It’s an incredibly valuable protocol that helps teach the dog to relax and ignore increasingly distracting situations.

Challenge yourself to complete the 15-step protocol before the end of the month. Click the link to get started!

Comments 8

  1. Thank you, i will try these things. My puppy has even pinned my two year old to the ground!

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      Author
      1. I am going to try this with my 12 week old German Shepherd puppy. He keeps biting at my 3 year old and using her clothes to drag her around. He is also doing the same to my 1 year old cat. My daughter injured her toe and the dog caught it with his teeth a few weeks ago and it’s still not healed completely. Today he also ripped a hole in her coat. I’m past the point of patience at this point so now I will try the put him in the kitchen with his chew toys method.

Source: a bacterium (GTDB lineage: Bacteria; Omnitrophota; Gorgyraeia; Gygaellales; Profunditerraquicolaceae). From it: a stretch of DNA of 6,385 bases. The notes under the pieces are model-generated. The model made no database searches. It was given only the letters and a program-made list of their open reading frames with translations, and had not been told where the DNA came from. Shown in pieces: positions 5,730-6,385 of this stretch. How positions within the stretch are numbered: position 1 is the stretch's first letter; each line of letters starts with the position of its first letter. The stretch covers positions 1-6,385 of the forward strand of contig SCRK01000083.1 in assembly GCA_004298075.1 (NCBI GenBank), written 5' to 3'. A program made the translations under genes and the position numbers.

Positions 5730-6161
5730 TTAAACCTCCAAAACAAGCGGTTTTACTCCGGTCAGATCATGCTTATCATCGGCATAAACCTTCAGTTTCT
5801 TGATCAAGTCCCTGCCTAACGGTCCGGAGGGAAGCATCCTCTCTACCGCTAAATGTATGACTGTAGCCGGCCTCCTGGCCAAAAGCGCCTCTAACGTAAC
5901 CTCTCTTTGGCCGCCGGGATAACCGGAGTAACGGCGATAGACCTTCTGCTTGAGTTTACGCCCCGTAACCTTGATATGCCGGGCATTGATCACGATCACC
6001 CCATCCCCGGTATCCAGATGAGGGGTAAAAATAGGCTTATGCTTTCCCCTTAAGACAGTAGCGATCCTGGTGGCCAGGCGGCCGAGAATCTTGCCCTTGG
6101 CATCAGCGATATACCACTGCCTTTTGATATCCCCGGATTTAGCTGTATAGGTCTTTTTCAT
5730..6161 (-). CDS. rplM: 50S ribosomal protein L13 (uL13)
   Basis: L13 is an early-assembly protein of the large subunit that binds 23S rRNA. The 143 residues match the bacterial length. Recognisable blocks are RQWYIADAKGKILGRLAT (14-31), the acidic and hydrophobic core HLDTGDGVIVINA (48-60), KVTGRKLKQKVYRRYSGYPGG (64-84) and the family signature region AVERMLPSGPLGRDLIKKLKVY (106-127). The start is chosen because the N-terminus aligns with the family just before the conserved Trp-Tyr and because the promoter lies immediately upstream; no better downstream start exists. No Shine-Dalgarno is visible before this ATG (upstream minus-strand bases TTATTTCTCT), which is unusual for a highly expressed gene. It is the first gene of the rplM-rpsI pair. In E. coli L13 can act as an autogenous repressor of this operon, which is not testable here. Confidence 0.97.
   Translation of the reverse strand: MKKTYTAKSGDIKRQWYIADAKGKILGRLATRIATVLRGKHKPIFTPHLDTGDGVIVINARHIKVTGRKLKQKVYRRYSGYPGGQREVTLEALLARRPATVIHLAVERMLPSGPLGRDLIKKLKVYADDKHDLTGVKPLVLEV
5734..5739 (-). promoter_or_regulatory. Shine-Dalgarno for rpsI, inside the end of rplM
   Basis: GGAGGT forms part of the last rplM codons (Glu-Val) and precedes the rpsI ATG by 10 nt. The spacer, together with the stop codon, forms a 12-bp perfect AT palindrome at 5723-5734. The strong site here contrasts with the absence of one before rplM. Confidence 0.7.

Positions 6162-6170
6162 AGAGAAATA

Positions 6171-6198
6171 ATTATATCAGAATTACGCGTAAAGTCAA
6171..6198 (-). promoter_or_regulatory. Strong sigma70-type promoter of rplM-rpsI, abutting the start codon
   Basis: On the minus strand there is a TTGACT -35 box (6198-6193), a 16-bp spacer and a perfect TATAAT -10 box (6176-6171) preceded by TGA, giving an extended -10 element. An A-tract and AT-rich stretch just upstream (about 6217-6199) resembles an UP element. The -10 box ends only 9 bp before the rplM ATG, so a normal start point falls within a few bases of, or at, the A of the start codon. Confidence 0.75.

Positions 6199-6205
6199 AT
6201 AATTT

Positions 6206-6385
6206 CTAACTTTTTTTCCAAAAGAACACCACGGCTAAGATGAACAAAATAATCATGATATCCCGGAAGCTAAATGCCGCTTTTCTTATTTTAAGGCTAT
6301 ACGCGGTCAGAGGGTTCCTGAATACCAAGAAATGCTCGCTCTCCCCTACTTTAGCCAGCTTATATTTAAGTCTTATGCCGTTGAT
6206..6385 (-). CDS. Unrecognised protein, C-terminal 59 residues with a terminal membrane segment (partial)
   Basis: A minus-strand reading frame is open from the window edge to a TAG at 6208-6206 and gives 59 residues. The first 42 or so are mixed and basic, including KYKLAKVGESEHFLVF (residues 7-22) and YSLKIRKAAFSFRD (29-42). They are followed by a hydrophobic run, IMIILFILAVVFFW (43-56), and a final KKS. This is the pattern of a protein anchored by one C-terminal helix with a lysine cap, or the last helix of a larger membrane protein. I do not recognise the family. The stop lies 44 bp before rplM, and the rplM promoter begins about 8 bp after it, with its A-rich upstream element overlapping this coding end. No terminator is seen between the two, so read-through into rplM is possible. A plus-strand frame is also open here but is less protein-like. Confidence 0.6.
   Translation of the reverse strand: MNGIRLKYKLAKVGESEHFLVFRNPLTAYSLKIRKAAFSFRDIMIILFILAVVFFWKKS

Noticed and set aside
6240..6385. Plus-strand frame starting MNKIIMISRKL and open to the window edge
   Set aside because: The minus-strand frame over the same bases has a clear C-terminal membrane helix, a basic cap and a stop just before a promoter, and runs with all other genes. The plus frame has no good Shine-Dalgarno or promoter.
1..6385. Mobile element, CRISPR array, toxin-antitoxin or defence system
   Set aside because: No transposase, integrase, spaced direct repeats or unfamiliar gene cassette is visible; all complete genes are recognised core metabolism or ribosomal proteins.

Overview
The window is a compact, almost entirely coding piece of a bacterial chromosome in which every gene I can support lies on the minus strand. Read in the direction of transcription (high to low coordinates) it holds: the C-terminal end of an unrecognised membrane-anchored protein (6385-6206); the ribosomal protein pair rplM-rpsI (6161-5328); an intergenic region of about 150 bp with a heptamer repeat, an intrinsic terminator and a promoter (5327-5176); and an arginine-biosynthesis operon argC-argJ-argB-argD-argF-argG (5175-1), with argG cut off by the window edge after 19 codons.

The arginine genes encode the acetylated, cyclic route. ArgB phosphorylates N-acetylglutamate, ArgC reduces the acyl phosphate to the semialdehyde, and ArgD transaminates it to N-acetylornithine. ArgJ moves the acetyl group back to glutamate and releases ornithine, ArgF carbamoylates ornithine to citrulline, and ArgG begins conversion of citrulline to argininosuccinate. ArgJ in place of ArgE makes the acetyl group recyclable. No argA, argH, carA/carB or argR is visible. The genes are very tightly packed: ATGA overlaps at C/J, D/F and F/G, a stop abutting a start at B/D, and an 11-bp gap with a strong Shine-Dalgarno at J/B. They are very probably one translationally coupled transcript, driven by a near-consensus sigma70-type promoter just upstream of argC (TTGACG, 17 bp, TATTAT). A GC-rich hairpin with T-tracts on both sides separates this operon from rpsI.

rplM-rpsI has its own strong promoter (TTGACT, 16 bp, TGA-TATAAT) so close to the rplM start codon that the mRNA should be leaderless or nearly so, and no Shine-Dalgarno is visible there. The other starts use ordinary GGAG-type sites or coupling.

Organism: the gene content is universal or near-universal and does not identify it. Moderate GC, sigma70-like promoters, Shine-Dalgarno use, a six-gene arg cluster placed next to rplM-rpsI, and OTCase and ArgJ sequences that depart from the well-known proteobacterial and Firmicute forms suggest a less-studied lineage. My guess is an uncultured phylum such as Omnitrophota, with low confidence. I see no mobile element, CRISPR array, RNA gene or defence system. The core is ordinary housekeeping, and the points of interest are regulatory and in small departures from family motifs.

2. We have a 14 week old German shepherd pup that loves to chase my 8 and 5 year old around and nibble their ankles. My 5 year old loves to play with her when she is calm but my 8 year old is still not a fan (and we have had our pup for almost 4 weeks now). I feel like she gets so excited when they are in reach of her because they don’t really want to play with her when she isn’t in her pen. Even out in the yard they won’t run around if she is outside because she just wants to chase them and play. I keep telling my children to walk around with a toy, which helps when they remember but they still run to the couch or a chair after so they aren’t playing with her. We will try the treats method and hope it works and she will be calmer with them. I have taught her to lay down and stay but this doesn’t always work when she’s super excited. I don’t want my children to be afraid of her because overall she is a really good pup and they are missing out on the “good times” aka when she’s not overly playful and I want them to bond with her and not have this fear always.